The curse of Scotland


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(Card Playing) the nine of diamonds.

See also: Curse

References in periodicals archive ?
IT doesn't take a genius to fathom out that alcohol has been the curse of Scotland.
The abracadabra was worn nine days and then flung into a river, in order to see the fairies, one is directed to put nine grains of wheat on a four - leaved clover; nine knots are made in black wool as a charm for a sprained ankle; if a servant finds nine green peas in a peasecod, she lays it on the lintel of the kitchen door, and the first man that enters in is to be her cavalier; to see nine magpies is most unlucky; a cat has nine lives; and the nine of diamonds is known as the Curse of Scotland.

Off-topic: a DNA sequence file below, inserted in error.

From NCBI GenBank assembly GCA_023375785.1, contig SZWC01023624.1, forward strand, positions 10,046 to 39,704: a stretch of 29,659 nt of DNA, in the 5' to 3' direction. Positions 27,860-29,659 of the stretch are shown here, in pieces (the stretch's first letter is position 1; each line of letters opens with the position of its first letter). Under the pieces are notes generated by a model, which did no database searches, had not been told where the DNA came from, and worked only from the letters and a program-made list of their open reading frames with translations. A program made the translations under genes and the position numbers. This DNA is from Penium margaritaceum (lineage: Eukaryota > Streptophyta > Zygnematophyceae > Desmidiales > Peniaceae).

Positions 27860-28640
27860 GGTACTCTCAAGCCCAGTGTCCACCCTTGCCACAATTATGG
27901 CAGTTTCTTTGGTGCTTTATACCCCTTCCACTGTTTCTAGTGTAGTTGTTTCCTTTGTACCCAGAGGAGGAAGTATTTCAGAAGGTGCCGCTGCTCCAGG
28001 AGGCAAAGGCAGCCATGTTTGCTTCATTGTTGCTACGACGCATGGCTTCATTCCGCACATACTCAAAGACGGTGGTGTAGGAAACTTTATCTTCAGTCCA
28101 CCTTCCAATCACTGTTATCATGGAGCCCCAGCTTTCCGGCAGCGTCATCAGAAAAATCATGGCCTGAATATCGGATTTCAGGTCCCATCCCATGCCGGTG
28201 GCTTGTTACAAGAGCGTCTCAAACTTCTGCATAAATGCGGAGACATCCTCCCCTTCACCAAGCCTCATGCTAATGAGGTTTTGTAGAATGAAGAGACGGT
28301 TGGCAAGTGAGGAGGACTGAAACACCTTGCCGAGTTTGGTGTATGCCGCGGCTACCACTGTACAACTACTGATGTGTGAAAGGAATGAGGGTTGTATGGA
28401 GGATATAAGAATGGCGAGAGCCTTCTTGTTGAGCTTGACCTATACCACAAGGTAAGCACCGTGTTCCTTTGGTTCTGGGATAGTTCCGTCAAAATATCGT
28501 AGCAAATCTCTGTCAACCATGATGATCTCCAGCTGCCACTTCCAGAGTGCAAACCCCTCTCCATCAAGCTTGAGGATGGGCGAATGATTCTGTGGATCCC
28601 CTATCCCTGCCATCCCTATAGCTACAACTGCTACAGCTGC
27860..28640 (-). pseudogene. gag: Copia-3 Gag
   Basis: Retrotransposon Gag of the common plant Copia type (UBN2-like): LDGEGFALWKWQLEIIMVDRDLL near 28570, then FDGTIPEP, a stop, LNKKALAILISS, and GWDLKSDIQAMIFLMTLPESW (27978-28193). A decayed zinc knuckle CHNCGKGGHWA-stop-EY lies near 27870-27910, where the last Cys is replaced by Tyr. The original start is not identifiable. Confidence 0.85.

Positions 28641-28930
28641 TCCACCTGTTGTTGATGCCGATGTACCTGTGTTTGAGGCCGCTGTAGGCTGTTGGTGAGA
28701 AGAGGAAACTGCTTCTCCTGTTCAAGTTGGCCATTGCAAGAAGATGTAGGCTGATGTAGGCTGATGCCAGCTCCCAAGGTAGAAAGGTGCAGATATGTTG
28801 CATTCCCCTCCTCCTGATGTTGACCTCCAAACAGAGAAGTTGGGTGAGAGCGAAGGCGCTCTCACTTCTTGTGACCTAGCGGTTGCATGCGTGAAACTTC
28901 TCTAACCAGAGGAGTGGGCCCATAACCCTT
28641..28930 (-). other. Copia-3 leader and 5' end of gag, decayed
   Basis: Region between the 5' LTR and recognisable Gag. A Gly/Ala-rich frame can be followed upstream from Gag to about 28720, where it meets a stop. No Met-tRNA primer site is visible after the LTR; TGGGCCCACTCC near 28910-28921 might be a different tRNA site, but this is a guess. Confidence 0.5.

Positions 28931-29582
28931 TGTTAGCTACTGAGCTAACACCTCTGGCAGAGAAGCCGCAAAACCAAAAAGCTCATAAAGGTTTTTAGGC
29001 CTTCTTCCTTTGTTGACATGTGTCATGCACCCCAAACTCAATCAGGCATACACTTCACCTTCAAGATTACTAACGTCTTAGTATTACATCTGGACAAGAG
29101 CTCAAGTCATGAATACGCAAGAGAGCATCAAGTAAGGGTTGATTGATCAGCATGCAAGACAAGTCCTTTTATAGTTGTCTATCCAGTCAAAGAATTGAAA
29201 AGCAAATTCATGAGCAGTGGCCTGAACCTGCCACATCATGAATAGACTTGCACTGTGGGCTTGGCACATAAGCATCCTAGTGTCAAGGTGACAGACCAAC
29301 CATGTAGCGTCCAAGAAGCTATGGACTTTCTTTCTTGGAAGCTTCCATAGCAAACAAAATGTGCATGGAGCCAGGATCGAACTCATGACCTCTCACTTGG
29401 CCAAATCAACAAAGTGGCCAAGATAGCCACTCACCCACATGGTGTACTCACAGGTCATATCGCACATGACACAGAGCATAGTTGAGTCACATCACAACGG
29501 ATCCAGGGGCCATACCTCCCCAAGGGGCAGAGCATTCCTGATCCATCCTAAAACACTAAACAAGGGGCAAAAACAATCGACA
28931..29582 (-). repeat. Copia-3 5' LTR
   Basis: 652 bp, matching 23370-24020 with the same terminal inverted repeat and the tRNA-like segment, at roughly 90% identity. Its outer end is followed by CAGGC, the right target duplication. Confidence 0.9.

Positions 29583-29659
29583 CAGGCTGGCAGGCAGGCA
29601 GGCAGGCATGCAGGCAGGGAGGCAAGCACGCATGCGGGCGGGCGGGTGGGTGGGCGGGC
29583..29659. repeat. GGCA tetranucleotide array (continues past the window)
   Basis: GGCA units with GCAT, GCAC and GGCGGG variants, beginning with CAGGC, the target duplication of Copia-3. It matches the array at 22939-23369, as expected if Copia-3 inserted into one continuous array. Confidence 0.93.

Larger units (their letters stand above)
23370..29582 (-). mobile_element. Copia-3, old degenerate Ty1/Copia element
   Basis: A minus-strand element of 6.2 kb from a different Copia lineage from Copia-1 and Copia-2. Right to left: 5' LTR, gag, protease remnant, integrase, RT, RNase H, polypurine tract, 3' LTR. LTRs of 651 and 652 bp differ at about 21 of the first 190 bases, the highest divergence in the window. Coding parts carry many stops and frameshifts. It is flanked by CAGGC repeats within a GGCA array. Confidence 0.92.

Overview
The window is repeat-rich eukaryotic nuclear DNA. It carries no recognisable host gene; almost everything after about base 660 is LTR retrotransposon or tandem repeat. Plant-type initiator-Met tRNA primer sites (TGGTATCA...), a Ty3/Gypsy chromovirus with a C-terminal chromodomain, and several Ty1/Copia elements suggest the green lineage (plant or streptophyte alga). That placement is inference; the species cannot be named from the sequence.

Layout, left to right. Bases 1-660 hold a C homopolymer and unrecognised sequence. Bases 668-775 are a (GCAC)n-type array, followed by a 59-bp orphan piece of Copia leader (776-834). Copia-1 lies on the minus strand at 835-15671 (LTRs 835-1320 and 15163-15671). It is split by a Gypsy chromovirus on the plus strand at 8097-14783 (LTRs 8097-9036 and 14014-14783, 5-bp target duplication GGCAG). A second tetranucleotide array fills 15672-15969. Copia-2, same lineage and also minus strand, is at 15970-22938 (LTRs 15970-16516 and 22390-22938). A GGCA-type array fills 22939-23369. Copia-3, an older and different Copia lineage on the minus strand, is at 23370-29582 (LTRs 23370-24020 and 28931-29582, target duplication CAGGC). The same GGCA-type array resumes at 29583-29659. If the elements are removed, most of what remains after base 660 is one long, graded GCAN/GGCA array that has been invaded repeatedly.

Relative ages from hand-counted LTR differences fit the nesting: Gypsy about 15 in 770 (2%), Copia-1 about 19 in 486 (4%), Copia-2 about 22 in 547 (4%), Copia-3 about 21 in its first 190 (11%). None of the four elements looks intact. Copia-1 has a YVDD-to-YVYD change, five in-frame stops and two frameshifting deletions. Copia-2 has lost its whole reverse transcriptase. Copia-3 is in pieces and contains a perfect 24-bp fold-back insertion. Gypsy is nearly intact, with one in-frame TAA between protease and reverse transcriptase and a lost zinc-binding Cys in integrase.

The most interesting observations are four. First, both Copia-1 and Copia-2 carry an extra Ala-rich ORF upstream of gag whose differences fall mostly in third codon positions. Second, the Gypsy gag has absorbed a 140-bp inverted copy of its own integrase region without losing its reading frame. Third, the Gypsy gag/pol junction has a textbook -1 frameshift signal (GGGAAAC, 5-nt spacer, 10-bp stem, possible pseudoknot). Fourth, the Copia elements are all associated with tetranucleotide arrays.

In card games, the nine of diamonds is still sometimes called the Curse of Scotland because of its similarity to the nine lozenges on the arms of the Dalrymple family.